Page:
I may ask them to replace it
With a different tree.
For it could be,
That here and now,
Magnolias are no longer meant for me.


Bouquets of the Ramshackle

https://amanpan.com/category/eugis-prompts/

With ramshackle shards
Of heart, soul, self
Falling away like the browned petals
Of a long-wilted bouquet,
We create a riotous noise
In ramshackle attempts
To find some connection.

Lumbering, awkward attempts
At reaching out to touch once again,
To replace, to freshen 
The brown wilted and missing parts
With new bouquets of spring
Whose stems sit in eternally
Fresh, clean waters.

We dream of a life lived
No longer ramshackle,
With no long-wilted bouquets
Of a past to haunt with falling petals,
But a life returning whole,
To move without noise
Through the world once again.

Dream No More

Image is my own

https://godoggocafe.com/2021/08/31/tuesday-writing-prompt-challenge-august-31-2021/

Todays prompt: “waterfall wishes”

She will never fall to earth again
After soaring among the stars,
The planets a blur. No.

No.  She will never swim 
In the deepest oceans,
Cavorting with dolphins and whales.  No.

No.  Never will her soul fly,
Brushing shoulders with angels,
Their wings touching upon her face.  No.

No.  Never these things.
Never these dangerous things again.
Never allowing illusions to gain sway.  No.

No.  She will plant her feet firmly in the ground.
Her heart cemented in her chest.  Yes.

Yes. That once mighty waterfall
Has slowed to a trickle
As there no longer exist
Any waterfall wishes.

Turn It All Back

Image courtesy of Jon Tyson on Unsplash.com
Marshal forces
Of the earth, moon, orbits of planets,
Laws of time,
All we hold mighty and true,
Stop everything in its tracks,
Turn it all back
Before the start of any of it,
Falling away,
Marshaled from memory.

No Art (Revised)

.image courtesy of istock.com



I first wrote this a few years ago after reading Elizabeth Bishop’s work once again.  Well, after revisiting Mary Oliver and gaining familiarity with Pablo Neruda this summer, I once again returned to Bishop’s work and then had to re-watch Reaching for the Moon.  So I decided to dig this one out and tweak it and revise.  

In this thing called losing,
Bishop said we become masters
And that losing isn’t a disaster.

No, not a disaster.
Losing socks and such stuff.
I’ve lost earrings, bracelets,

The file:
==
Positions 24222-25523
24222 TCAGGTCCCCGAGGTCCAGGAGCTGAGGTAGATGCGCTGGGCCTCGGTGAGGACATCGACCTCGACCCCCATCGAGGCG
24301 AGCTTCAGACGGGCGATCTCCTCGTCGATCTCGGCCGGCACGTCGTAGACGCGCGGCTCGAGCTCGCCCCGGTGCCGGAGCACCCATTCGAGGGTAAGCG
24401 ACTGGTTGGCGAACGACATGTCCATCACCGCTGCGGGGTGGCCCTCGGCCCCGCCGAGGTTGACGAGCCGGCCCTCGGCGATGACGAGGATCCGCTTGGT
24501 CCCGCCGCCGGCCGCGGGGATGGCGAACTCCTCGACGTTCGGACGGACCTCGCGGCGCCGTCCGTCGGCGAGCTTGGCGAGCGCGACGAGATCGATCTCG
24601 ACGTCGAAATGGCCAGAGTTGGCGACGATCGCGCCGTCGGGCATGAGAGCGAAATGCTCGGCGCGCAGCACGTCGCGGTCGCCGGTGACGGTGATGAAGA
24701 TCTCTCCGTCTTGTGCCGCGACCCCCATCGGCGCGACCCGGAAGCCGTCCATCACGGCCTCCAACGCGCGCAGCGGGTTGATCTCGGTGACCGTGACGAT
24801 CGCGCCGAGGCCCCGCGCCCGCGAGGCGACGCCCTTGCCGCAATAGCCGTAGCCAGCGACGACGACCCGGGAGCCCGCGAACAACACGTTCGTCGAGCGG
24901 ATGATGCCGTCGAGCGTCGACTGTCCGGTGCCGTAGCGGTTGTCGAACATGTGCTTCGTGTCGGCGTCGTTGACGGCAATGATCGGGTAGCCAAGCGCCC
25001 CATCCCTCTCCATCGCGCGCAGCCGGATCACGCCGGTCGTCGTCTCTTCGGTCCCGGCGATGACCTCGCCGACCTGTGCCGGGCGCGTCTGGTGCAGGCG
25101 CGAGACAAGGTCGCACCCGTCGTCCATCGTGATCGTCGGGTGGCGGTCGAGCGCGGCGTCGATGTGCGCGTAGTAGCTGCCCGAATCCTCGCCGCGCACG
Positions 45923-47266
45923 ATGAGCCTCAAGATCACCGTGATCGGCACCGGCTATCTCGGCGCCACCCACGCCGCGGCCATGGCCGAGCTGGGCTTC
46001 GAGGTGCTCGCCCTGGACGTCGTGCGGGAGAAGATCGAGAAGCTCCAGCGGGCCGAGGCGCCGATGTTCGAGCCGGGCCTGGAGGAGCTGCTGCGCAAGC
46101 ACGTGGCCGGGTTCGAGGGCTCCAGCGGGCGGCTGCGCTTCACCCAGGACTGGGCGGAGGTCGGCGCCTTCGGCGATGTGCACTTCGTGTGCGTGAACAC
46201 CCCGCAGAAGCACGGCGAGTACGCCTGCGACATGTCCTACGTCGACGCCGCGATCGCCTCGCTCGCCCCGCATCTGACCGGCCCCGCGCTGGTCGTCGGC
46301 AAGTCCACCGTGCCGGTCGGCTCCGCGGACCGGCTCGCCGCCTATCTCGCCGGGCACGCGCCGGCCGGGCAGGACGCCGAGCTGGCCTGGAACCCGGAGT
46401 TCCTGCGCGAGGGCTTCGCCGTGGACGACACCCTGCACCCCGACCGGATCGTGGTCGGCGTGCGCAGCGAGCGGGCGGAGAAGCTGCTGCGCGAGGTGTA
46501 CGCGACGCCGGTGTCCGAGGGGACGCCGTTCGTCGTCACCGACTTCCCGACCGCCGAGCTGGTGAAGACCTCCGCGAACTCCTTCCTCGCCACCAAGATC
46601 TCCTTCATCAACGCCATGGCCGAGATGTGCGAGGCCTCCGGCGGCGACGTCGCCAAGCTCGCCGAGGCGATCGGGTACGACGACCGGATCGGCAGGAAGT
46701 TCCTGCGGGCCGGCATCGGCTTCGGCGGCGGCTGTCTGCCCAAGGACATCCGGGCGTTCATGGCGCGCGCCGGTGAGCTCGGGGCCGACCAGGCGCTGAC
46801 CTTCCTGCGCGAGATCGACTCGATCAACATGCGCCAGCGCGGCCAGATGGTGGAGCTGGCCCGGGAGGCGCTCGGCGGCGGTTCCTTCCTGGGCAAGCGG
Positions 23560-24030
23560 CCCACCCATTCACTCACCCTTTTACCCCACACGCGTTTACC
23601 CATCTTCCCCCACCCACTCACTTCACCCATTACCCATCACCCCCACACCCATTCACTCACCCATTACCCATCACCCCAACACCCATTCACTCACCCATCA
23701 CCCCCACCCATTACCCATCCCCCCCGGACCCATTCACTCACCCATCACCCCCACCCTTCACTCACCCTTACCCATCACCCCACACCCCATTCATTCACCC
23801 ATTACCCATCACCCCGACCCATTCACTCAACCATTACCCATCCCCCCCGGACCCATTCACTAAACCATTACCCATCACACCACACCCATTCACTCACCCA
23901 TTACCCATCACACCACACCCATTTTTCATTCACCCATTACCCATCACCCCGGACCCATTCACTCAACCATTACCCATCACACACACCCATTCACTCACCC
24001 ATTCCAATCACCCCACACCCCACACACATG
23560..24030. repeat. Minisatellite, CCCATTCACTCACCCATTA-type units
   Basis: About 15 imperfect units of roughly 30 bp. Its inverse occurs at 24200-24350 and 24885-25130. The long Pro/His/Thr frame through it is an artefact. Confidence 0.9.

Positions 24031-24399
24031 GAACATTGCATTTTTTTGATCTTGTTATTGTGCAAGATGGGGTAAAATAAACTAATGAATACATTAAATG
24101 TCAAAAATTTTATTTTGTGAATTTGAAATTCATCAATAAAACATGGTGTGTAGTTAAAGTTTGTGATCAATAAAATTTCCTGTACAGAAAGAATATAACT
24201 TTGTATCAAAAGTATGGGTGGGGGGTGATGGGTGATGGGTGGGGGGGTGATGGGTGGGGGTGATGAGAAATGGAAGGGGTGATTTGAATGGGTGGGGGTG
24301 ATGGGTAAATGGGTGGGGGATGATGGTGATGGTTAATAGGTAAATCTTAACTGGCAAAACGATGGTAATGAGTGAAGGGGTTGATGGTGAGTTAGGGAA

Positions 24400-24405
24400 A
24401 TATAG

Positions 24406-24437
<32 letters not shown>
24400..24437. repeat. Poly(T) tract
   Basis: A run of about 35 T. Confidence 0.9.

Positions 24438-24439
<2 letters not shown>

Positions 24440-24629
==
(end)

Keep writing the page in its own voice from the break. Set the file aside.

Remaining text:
Expensive ones too, didn’t care
Beyond maybe a minute or two,
And never was it a disaster.

And no pain beyond a stab of nostalgia
Did I have upon saying goodbye 
To three houses and two cities,
And never did I feel it a disaster.

And yes, it was no disaster
To bury my mother, 
A father who really wasn’t,
The man who really was,
First one brother, then the other,
Then lastly, a wife.
With each, my body and soul
Savaged by a catastrophic hurricane, yes.
But no, no disaster.

No disaster is it, I’ll admit, 
For a tiny bit of soul to erode
As I buried each.
But nothing, nothing did I ever master.

Except, maybe this—
I did not look for them-
Looking to forget them
Since they were gone,
Emptied of this earth.

No, I did not look to forget
While driving home
In darkness under a full moon
Lighted with regret
Of a new unfamiliar scent.
Yet the swirling of this sad scent
Is no, no real disaster.

No real disaster is it—
That I look to forget
A lost return now.
A return to life
Captured, fleeting, lost--
Filled with a scent 
Of hope or a fool’s thought—
Matters not but now lost.
And in this thing
Called losing, 
In which I am well-schooled,
As are we all, 
I have tried to make an art,
To make an art of all this loss.

Yes, this may be no real disaster,
But Bishop lied.
There is no art in losing,
No art at all,
That I can find to master.


Honesty

Image courtesy of Wallpaperflare
wk 222 glow

sammiscribbles.wordpress.com/2021/08/14/weekend-writing-prompt-222-glow/

to feel that glow,

let it flow within

and know in peace,

the truth held within it,

rolling slow warmth

like the sun in springtime–

that glow, that warmth—

nearly, yes nearly extinct, 

such a rarity to be found

though some try incandescent tricks

in mocking mimicry

its rarity rivals the hunt for new alabaster,

which always served a cold master

and there are no dreams glowing still

of truth to be held within the fragile

beaks of hummingbirds forever

searching the lush gardens of Babylon

for a heady nectar that does not exist